1) The Qurʾānic text, or

2) Aḥādīth from the Prophet and Ahlul-Bayt (as) - the latter negated by our Sunnī brothers.

Therefore, we pose the following questions:

What is/are the correct mean(s) to reach the truth/reality? and which epistemological view should one adopt in Islam?

There are numerous prevalent worldviews:

1. Experimental/Scientific: Acquired through the bodily senses and experiments.

2. Religious: Acquired solely through the Qurʾān and Sunnah whereby they dominate and govern the intellect.

3. Mystical/intuitive: Acquired through spiritual realizations.

4. Intellectual: (self-explanatory) - The intellect governs all other sciences.

There is no need, at the current moment, to dwell into each worldview and discuss its details. However, it is not difficult to prove that the fourth worldview is the correct and most accurate one to follow. The simplest proof is that when deciding which worldview you want to adopt, undoubtedly you do it through working your intellect. So, by definition, you need to use your intellect on a primary level.

For further elaboration and discussion, refer to the book of Āyatullah Mesbāḥ al-Yazdī titled, 'Theological Instructions.' (the book can be found here: <http://www.scribd.com/doc/20748186/BOOK-Theological-Instructions-%C4%80m%C5%ABzish-e-%E2%80%9BAq% C4%81-id-223-pp>, page 29-30)

Also, refer to the book of Āyatullah Muṭahharī (which I'd like to give my dear brother MAHFJ the credit for pointing this out to me) titled 'Fundamentals of Islamic Thought', p. 68 and onwards, p. 146 and onwards).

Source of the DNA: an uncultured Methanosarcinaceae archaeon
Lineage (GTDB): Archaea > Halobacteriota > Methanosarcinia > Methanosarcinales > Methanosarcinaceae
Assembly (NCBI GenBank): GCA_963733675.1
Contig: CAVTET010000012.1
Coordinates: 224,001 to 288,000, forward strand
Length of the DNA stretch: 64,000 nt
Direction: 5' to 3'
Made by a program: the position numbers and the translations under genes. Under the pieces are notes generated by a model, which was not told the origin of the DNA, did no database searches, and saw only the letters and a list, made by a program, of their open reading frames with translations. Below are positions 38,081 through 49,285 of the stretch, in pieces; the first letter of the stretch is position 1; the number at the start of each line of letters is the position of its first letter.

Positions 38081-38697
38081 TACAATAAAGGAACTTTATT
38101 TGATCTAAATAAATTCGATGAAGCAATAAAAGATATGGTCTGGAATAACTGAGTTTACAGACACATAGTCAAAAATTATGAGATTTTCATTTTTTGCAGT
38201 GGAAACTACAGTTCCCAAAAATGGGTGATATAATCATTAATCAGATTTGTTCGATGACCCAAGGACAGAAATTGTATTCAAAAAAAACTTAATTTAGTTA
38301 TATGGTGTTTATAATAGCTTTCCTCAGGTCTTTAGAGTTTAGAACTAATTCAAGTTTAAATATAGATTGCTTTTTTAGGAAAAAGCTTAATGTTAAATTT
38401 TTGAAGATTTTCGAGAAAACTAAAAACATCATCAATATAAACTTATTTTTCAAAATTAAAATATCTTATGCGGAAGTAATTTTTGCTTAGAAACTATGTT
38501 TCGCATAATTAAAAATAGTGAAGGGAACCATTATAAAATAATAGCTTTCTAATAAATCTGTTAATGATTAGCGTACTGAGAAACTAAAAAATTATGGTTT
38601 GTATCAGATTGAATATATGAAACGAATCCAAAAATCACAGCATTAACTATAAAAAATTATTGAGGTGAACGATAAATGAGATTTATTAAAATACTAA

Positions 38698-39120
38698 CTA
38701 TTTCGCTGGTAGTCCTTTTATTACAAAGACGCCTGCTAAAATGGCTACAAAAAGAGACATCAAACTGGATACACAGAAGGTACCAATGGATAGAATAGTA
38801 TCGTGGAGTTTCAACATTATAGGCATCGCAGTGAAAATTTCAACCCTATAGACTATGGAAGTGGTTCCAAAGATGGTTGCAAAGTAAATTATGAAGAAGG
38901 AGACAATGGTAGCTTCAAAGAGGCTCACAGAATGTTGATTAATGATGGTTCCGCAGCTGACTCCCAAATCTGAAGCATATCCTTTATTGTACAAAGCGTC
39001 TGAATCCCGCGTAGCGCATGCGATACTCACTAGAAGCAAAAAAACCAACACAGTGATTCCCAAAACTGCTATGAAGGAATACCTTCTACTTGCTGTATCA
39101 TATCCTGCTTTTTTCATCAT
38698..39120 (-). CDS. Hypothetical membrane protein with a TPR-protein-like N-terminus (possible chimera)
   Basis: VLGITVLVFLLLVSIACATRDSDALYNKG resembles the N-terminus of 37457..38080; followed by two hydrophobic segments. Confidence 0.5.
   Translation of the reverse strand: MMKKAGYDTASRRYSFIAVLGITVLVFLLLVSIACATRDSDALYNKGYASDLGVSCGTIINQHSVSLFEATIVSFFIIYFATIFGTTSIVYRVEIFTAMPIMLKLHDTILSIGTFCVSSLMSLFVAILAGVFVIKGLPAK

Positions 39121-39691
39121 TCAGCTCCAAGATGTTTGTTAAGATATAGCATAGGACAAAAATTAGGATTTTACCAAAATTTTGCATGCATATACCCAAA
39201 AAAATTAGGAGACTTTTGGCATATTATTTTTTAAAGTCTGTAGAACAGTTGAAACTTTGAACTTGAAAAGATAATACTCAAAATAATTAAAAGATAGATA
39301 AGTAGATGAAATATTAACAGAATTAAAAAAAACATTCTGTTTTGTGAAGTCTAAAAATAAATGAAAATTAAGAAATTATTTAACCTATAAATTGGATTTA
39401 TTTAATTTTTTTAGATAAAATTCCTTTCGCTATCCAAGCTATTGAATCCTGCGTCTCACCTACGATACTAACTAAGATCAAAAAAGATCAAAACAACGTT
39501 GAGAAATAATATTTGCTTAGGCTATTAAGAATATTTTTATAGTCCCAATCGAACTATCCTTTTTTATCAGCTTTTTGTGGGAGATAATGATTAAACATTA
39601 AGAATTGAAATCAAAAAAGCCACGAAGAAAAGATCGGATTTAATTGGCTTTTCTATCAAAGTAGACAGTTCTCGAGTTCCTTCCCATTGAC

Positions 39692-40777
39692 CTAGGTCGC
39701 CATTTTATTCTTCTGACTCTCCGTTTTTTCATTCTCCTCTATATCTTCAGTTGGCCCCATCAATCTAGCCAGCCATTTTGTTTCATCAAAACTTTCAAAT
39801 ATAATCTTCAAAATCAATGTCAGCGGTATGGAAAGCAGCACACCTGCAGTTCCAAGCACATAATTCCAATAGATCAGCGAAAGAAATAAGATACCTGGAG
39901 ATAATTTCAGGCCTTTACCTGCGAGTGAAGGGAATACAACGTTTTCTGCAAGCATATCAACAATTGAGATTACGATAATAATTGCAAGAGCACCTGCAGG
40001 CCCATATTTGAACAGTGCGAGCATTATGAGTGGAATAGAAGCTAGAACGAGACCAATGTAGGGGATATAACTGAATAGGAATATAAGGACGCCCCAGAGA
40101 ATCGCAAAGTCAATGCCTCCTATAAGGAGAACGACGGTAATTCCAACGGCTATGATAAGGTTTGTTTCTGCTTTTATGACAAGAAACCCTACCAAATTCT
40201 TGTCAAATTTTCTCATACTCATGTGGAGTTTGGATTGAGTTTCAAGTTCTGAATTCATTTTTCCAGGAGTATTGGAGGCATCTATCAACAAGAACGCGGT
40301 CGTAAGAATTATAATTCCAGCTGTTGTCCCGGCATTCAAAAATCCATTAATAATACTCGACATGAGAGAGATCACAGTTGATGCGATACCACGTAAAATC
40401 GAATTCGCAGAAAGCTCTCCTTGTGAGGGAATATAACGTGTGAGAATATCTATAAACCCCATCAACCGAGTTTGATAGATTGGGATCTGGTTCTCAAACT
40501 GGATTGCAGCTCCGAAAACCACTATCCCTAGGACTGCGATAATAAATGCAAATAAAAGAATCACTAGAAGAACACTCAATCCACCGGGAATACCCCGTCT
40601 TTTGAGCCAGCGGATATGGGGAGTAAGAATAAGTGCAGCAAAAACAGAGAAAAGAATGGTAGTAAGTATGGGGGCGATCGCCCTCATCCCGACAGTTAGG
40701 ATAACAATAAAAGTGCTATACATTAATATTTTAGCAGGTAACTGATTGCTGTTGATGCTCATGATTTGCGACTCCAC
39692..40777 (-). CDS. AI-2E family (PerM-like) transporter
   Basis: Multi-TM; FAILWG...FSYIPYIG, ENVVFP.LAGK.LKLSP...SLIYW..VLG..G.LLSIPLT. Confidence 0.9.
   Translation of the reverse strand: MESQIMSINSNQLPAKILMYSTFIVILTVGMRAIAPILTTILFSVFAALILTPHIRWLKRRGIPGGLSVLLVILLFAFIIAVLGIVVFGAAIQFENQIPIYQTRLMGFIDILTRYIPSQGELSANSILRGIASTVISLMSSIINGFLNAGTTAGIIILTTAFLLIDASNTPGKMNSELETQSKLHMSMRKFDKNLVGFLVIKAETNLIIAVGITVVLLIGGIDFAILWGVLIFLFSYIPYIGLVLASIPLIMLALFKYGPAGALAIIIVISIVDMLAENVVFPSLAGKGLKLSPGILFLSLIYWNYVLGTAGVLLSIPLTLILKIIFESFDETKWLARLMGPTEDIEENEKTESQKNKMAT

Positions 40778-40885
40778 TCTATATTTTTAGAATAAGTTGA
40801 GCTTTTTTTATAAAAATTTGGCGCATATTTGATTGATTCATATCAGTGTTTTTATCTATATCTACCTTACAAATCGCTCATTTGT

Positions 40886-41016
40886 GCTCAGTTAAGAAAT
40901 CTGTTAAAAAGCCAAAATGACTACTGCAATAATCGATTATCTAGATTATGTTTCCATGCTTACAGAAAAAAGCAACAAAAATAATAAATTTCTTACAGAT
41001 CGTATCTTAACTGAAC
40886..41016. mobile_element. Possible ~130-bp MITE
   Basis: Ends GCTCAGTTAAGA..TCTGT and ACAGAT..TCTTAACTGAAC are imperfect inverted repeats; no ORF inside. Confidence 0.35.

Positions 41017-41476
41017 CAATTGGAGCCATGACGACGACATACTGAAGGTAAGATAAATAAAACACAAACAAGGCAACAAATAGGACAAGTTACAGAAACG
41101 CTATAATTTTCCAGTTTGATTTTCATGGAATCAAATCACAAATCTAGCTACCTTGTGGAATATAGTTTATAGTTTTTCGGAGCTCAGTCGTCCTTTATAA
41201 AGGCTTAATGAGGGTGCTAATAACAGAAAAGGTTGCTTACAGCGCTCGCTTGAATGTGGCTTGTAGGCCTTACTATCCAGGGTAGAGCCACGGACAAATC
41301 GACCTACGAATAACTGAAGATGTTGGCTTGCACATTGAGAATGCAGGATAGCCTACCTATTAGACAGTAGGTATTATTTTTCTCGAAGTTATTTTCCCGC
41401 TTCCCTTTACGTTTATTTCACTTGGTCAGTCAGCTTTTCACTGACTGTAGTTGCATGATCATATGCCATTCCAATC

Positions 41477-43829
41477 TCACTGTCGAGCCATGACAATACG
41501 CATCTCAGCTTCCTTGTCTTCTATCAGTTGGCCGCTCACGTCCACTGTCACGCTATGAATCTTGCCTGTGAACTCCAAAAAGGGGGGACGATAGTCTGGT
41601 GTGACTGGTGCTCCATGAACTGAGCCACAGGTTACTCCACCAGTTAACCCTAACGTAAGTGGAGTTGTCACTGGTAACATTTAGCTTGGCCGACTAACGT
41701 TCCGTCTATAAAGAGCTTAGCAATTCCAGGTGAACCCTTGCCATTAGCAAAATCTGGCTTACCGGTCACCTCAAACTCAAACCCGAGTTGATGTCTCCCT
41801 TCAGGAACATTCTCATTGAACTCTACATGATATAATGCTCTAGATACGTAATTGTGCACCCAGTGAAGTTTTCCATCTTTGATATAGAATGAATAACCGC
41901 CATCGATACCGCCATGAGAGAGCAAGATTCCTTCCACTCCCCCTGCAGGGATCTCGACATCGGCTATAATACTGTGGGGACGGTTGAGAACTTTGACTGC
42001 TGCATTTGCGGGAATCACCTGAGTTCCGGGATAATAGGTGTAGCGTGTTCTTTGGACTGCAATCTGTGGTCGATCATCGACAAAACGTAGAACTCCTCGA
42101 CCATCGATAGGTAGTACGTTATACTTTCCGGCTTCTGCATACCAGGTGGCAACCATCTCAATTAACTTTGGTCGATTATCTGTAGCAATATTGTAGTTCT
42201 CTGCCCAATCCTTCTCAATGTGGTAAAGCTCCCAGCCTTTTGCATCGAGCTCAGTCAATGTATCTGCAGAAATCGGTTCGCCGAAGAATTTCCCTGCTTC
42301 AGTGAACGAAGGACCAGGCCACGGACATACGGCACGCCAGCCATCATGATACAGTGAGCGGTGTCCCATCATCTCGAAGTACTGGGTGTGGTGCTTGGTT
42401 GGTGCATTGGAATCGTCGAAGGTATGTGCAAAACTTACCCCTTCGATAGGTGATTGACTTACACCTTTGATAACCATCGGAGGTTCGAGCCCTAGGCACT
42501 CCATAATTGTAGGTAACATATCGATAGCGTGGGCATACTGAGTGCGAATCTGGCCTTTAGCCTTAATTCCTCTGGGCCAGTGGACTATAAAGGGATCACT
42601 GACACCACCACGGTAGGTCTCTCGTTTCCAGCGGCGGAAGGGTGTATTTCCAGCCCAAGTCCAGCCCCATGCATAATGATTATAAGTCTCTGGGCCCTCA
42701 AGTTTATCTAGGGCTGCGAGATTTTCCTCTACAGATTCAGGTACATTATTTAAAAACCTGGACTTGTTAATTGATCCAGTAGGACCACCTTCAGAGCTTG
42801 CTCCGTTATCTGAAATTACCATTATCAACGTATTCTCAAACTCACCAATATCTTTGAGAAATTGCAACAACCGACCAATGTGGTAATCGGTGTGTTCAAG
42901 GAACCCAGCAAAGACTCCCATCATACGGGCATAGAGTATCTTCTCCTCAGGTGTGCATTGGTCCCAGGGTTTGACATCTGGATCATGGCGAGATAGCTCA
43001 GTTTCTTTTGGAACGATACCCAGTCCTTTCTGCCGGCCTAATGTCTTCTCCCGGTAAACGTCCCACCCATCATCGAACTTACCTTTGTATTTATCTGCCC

For those who know Arabic, refer to Āyatullah Sayyed Kamāl al-Ḥaydarī's book titled 'madkhal ʾila manāej al-maʿrifa ʿind al-Islamiyyīn - An introduction to the epistemological views in Islam. He (dt) does a great job at discussing all these worldviews (even more than the mentioned above) in detail. The book is available on his website.

Āyatullah Jawādī Āmulī states:

"The only scale for the sciences is what has been aforementioned regarding the necessary/axiomatic knowledge or what relates back to it. This is acquired through the intellect and not the senses, experiments, narrations or traditions. Therefore, the true knowledge revolves around the pure intellect ( ... ) where the Imām (as) said in a reply to Ibn al-Sikkīt when he asked him (as):

What is the proof (ḥujjah) upon the people today?" The Imam relied, 'It is the intellect (al-ʿaql). Through the intellect one recognizes those who speak the truth from Allah, thus, one acknowledges their truthfulness and those who lie about Allah, thus, one denies/rejects him." Ibn al-Sikkīt then said, "This by Allah is the answer" (al-kāfī, v. 1, chapter of al-ʿaql wal-jahl, ḥadīth 20), because knowing the Prophet truthful to Allah and the one who claims Prophethood [thus] lying to Allah does not occur but with knowing Allah and His names (...) and this knowledge does not occur but with the pure intellect ...

(source: ʿAlī bin Mūsa al-Riḍā (as) and Divine philosophy, p. 22)

It is noteworthy that Āyatullah Jawādī Āmulī in his book presents many narrations that are supported by the logical and philosophical principles.

Rebuttal

1. Since it has become evident that the ḥujjiyah (proof/authority) of believing in God, Prophethood, Imamate, resurrection, etc only occurs through the intellect, we conclude that the intellect governs all other beliefs. We only believe in God because intellect proves to us that a God exists, and that us, as creations, must obey that God. It also proves to us that God must be Just, and it is because of His Justice that He sends messengers and prophets to humanity to guide them on the path towards Him. Imamate and resurrection are proved in a similar manner.